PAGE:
Most Relationships End. That Doesn’t Mean They Were A Failure.

The “goal” of love can just be having a nice time.

Originally Published: 
It's tough to know when to end a relationship, but being together forever doesn't have to be the gol...
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There’s a line in that famous T. S. Eliot poem about measuring your life in coffee spoons. And we all know the song from Rent about the minutes in a year. By definition, time is empirical. It’s determined in pre-set increments that unfortunately don’t change just because you couldn’t find a parking spot or needed to shower before work.

And yet, like Eliot and whoever wrote Rent will tell you, there’s a qualitative, even subjective nature to time. Beyond watches and calendars, time can be measured in cups of coffee. Or glasses of wine shared over cheese plates and olives. Time can be measured in off-camera eye-rolls during Zoom meetings that could have been emails or bouquets of grocery store flowers you keep in the jar on your dresser.

I find this poetic, borderline cheesy, notion of time particularly soothing when talking about relationships — specifically their end. Because like time, relationships can’t be defined or evaluated only by their longevity. Love is less about how much time you had with a person and more about what you did with that time.

There are many benchmarks for measuring the “success” of a relationship. Orgasms. Vacations. Presents. Deli sandwiches eaten en route to a concert. Songs played while driving together with windows down. How you felt and continue to feel. And ultimately, how you’ll file the relationship in the archives of your memory.

With this in mind, marriage or otherwise being “together forever” doesn’t have to be the golden standard of what we want with someone and beat ourselves up for losing. The “goal” of love can just be having a nice time. It can be letting yourself feel things you haven’t in a while, or have never before. It can be taking someone you care about to your favorite restaurant and sharing parts of yourself you didn’t realize someone else would ever care about — like the song you play on repeat when you’re feeling nervous, the raspberry doughnut you buy when you’re back in your old neighborhood, or the fleece sweatshirt you reach for every time you’re sick.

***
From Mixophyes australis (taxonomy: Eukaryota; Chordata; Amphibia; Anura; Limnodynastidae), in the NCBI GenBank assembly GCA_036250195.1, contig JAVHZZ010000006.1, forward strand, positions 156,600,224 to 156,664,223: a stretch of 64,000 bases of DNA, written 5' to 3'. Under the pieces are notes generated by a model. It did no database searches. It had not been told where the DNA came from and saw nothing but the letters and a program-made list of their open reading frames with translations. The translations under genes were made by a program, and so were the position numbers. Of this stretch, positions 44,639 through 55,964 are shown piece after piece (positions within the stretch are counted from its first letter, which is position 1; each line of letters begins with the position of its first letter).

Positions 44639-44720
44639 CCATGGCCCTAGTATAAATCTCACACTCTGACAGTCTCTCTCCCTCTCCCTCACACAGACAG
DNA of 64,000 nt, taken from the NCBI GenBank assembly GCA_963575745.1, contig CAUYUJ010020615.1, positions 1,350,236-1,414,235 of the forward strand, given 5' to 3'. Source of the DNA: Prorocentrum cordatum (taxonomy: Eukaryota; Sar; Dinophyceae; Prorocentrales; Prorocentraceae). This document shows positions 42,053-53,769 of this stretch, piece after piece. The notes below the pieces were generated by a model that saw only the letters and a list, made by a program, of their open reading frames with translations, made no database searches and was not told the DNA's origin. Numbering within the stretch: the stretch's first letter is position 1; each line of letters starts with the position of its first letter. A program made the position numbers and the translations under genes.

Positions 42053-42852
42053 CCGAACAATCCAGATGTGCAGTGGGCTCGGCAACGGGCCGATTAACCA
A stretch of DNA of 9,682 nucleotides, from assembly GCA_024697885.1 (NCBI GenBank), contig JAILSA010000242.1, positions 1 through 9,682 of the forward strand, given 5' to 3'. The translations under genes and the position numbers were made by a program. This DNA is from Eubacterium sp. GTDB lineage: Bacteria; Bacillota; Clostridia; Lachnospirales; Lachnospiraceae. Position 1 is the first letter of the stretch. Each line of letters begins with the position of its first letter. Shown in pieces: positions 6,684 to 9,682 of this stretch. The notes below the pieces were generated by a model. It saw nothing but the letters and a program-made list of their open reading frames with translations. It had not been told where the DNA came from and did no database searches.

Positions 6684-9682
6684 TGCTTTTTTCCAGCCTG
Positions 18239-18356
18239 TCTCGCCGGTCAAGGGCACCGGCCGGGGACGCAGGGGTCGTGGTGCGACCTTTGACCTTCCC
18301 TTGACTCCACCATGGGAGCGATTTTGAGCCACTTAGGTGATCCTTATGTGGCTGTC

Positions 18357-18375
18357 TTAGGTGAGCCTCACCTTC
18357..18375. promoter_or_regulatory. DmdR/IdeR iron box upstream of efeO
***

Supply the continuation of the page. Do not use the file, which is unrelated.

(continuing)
The goal of love can be learning about new bands and books. Meeting someone else’s group of friends who are fine — great even — but not as great as yours. It can be visiting a state you’d never see otherwise. Wearing matching outfits and being cringe-y on purpose. Trying something that scares you or that’s uncomfortable, but knowing when to say “no.” The aim can just be learning how to walk away when it’s over, to cherish what you had by leaving it where it lies.

Or you can love for the sake of love itself. Love — being in it, giving it, receiving it, feeling it — can be its own goal. For however long it lasts, in whatever quantity it comes.

“Moving in different directions doesn’t lessen the beauty of the time when you were in the same place.”

This perspective isn’t just to ease the pain from breakups as they happen; it’s to help make the best choices in the present. There is no prize for staying in a relationship longer than you really want to, just because you’re afraid to “fail” or don’t want to confront nosy relatives during the holidays.

Sometimes relationships have expiration dates. You know going in that they’re moving, or you’re eventually going to want kids, or they’re polyamorous and you’re not but you like each other enough that you’re willing to “try” for now. You know that you’re not going to be together forever, but you’ll enjoy whatever time you do have as much as you can.

Other times, breakups brew for a while before they really erupt. You keep throwing pasta at the wall, in the forms of new lingerie or setting “intentional time” together — hoping something will stick. Sometimes you really think you can fix it. Sometimes you know it’s going to end. And there are times when love putters out gradually with no final explosion. No yelling. No back and forth. No using “I” statements and renegotiating boundaries.

Regardless of how things come to a close, when the goal is “love for love” instead of love for always, a relationship’s end doesn’t spell failure. Breaking up doesn’t mean you wasted your time or theirs, and moving in different directions doesn’t lessen the beauty of the time when you were in the same place.

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